Most don’t realize the bulkiness of the original tasers issued when Potter went through academy training decades ago required storage in the trunks of squad cars rather than on a duty belt. This changed in the mid-2000s when tasers became less unwieldy and could be worn on their belts.
Given this history, I suspect the Brooklyn Center Police Department issued its officers the new compact taser and suggested they wear it on their non-dominant side. That kind of lackadaisical training fails to account for the impact of muscle memory in stressful situations such as the incident with Wright.
An officer-involved shooting in Newhall, California in 1970 highlights the power of muscle memory. In that incident, suspects shot and killed four officers with the California Highway Patrol. When investigators later examined the scene, they could not locate brass bullet casings from the officers’ firearms despite knowing they had fired multiple rounds at the suspects.
Eventually, they did find brass inside the officers’ trouser pockets. Apparently, the officers shot six rounds from their firearms but rather than reloading their guns—as one would expect during a lethal encounter—they inexplicably bent down to pick up their brass and placed them into their pockets.
Why? Muscle memory. Throughout the academy, these officers picked up the brass on the shooting range after emptying their pistol cylinders. When faced with a lethal force incident, their muscles reverted to their training, picking up the brass and putting them into their pockets as they had done years before in the academy. Police instructors immediately reformed range procedures at the academies and now train recruits to pick up brass at the end of the day after training ends.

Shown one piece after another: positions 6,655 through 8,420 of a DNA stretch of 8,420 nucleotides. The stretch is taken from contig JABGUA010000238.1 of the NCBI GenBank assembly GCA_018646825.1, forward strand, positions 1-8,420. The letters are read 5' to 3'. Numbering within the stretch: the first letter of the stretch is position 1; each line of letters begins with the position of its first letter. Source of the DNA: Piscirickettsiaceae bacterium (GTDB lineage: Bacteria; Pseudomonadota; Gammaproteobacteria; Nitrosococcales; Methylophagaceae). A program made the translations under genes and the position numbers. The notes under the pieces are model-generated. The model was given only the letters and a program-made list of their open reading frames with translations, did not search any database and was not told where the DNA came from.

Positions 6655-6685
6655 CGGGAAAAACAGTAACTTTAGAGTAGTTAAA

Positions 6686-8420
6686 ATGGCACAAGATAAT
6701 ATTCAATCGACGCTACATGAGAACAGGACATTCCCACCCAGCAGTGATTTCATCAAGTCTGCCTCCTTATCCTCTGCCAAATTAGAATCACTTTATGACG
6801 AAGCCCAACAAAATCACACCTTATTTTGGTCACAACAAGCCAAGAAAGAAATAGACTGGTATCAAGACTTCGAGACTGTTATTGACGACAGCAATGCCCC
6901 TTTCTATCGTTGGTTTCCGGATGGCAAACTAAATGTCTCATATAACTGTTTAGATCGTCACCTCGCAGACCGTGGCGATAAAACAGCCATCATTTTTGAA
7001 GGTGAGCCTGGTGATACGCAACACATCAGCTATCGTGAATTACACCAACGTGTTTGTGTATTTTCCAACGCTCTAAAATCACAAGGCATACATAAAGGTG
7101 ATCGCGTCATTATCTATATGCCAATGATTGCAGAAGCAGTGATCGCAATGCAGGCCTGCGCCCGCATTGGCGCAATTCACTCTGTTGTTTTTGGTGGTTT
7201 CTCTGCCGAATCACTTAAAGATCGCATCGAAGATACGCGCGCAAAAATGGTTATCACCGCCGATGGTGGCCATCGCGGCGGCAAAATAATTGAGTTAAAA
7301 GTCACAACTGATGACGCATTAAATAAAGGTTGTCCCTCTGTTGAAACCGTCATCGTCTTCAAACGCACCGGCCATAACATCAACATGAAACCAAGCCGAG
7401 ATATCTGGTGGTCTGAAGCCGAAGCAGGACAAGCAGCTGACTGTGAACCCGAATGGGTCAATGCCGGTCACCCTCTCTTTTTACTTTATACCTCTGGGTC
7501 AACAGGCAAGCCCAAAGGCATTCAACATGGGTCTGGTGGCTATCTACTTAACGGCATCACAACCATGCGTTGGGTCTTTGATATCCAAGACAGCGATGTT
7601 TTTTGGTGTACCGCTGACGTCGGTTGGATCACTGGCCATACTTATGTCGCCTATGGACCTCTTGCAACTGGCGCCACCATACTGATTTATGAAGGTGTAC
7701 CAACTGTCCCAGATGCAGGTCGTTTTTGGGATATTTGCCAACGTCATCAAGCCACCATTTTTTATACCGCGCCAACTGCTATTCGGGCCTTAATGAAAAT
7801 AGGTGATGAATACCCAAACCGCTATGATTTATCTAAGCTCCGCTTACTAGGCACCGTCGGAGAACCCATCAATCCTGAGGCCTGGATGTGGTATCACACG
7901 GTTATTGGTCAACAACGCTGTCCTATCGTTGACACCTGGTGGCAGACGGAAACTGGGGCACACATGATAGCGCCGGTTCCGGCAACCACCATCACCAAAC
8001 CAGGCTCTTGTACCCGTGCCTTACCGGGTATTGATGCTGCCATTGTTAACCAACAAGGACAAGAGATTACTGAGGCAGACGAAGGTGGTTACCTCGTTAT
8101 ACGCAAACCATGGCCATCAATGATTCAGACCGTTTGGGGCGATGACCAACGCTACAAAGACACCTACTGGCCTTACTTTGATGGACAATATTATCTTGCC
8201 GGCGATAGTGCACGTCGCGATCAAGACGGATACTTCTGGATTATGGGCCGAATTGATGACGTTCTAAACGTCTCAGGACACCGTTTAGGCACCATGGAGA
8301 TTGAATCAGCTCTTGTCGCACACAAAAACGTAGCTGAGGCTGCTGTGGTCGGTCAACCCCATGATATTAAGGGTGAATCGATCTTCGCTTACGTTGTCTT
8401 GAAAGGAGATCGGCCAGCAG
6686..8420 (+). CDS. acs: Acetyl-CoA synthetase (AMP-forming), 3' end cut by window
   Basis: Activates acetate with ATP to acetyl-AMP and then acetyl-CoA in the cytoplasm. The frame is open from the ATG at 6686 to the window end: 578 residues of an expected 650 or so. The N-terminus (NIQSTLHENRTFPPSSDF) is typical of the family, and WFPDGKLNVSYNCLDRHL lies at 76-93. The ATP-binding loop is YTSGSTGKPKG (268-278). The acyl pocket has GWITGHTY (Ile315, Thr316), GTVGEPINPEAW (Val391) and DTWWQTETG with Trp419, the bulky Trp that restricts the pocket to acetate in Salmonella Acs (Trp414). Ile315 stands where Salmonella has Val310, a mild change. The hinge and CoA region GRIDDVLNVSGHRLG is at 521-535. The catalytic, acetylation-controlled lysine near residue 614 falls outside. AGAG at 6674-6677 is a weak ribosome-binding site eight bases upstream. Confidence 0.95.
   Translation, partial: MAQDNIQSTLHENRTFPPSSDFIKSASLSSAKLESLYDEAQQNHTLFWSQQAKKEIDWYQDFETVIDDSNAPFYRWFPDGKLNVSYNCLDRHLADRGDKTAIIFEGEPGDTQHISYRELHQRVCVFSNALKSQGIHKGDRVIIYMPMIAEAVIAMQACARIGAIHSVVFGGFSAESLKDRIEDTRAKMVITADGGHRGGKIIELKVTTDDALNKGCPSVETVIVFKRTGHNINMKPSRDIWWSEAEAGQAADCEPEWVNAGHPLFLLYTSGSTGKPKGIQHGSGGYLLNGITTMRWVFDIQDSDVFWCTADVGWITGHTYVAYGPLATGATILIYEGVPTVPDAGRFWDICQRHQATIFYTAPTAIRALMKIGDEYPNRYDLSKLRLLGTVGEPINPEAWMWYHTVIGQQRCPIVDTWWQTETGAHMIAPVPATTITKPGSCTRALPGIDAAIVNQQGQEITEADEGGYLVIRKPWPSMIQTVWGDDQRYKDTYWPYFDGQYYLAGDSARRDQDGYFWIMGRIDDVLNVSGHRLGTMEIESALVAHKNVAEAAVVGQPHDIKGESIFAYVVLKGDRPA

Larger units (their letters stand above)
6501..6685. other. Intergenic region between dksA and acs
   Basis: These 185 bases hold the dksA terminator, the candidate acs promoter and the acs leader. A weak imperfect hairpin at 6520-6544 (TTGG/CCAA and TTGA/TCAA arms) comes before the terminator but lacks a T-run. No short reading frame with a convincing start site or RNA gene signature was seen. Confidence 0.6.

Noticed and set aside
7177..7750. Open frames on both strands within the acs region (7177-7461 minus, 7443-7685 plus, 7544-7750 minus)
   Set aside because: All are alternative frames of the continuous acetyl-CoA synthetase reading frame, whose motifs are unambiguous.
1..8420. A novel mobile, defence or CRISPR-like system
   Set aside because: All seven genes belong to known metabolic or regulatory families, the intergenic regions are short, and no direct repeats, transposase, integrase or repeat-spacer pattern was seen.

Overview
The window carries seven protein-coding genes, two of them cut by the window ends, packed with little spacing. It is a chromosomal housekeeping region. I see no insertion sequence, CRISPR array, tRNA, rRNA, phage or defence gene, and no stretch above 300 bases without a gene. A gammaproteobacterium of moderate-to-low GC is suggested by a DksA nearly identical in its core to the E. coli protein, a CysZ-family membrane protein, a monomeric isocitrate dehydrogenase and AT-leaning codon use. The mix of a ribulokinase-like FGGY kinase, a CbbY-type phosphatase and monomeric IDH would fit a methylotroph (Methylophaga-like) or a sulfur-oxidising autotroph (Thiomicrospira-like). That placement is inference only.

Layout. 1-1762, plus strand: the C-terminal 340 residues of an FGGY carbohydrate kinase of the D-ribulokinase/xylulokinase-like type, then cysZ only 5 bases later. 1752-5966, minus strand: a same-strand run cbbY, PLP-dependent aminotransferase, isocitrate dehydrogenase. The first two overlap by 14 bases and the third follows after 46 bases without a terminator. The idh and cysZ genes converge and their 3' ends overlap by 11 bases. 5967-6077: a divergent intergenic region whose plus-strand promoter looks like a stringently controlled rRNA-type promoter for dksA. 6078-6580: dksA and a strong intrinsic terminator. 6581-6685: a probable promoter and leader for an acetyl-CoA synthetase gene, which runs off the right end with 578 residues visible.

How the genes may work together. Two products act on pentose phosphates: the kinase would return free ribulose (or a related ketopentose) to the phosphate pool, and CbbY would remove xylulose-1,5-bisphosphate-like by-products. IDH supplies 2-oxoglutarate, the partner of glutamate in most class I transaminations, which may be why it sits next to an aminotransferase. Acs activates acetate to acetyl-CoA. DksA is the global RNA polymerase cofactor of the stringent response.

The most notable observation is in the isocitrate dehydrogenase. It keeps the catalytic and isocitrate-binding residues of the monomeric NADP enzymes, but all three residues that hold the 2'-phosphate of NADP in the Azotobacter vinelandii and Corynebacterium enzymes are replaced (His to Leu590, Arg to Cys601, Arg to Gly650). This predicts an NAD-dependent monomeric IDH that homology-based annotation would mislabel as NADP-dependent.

Officers engaged in stressful incidents have confused their pistol for their taser in multiple incidents. In light of the Newhall shooting, this learned behavior is not outrageous but perfectly compatible with human responses to high-pressure situations.
Proper training requires officers to build muscle memory by drawing their taser one thousand times – making the motion automatic when faced with an actual incident. Before authorizing his officers to carry a taser on their gun belts, Police Chief Tim Gannon had a duty to train his officers. As head of the department, the responsibility to ensure proper training ultimately rests with him. He failed.